Annika Schuster | Corina Stroessner | Peter Sutton | Henk Zeevat
Proceedings of the Probability and Meaning Conference (PaM 2020)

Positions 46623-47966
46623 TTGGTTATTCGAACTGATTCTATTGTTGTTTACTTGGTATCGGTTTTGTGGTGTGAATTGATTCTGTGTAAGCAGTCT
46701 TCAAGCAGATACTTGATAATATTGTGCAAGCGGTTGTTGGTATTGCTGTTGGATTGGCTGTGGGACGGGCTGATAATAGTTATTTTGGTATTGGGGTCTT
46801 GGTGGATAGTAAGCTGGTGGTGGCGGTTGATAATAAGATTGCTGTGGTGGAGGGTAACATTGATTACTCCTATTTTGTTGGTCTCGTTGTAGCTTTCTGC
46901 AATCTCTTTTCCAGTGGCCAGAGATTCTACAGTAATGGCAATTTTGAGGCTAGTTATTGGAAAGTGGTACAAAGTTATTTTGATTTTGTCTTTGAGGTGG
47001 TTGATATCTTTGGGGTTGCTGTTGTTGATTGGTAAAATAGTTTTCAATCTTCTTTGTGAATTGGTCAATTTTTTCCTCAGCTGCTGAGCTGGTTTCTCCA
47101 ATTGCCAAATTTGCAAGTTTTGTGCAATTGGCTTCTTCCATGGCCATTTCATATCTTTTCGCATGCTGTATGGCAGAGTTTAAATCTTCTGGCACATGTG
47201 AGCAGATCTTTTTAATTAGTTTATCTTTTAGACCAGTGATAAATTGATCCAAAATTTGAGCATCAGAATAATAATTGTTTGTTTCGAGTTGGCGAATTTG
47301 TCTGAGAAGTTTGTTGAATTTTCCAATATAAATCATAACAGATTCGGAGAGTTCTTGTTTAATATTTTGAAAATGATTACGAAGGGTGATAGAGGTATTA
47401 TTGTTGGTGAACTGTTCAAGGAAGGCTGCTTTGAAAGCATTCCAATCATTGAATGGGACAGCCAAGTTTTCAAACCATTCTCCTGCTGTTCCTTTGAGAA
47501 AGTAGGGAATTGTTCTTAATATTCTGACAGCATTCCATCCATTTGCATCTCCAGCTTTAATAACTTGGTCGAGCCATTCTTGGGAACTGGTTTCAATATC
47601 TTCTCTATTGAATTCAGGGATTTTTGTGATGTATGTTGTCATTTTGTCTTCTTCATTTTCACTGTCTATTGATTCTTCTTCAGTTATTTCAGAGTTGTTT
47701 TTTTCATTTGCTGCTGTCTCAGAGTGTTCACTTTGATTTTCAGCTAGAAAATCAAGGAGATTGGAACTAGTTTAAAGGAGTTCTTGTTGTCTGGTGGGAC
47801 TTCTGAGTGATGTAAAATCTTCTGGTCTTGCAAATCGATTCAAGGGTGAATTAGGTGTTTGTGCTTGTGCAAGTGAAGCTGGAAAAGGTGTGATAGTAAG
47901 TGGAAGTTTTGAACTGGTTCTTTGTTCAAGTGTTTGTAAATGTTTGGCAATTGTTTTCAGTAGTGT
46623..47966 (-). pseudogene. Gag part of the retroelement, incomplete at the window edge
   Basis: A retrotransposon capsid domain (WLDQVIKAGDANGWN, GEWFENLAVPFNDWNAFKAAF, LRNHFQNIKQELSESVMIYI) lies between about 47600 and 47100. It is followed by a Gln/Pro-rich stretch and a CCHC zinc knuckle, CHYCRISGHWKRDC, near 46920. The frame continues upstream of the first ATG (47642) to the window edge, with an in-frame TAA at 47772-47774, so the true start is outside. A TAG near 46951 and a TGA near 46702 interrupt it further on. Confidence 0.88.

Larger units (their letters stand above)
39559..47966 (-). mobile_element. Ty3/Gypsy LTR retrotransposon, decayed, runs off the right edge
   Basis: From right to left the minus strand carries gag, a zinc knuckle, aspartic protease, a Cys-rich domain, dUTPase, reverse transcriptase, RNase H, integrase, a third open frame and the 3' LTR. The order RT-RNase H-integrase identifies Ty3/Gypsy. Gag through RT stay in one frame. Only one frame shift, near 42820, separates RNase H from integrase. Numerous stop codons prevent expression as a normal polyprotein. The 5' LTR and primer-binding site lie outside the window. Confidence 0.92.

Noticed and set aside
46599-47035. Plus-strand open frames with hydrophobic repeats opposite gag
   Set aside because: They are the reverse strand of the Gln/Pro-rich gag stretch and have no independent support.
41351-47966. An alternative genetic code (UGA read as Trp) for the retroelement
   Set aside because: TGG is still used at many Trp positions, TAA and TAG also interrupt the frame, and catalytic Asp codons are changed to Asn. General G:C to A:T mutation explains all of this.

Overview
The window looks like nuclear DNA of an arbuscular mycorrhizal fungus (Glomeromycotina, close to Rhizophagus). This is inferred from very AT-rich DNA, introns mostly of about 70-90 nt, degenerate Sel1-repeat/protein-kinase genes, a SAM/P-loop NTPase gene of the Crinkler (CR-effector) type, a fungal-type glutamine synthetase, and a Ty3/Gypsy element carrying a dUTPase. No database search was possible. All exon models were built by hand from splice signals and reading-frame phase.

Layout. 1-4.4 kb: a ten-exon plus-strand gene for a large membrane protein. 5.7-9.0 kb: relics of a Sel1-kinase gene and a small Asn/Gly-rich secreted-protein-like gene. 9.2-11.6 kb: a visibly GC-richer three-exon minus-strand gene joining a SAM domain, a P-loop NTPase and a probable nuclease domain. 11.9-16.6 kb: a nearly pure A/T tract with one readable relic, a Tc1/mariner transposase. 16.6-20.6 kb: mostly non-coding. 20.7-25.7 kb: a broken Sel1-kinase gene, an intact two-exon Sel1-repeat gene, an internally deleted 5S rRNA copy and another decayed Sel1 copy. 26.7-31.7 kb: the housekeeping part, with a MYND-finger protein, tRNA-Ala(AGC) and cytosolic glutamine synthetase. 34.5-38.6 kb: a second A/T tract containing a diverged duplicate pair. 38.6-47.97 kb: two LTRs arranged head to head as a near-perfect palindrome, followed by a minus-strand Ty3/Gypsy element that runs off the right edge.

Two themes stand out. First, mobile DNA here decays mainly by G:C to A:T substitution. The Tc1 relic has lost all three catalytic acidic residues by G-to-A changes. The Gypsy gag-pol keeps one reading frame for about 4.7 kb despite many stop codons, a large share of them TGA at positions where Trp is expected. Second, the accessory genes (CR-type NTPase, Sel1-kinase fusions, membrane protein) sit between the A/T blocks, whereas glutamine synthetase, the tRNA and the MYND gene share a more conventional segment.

In the frame hypothesis (CITATION), human concepts are equated with frames, which extend feature lists by a functional structure consisting of attributes and values. For example, a bachelor is represented by the attributes gender and marital status and their values ‘male’ and ‘unwed’. This paper makes the point that for many applications of concepts in cognition, including for concepts to be associated with lexemes in natural languages, the right structures to assume are not merely frames but stochastic frames in which attributes are associated with probability distributions over values. The paper introduces the idea of stochastic frames and suggests three applications: vagueness, ambiguity, and typicality.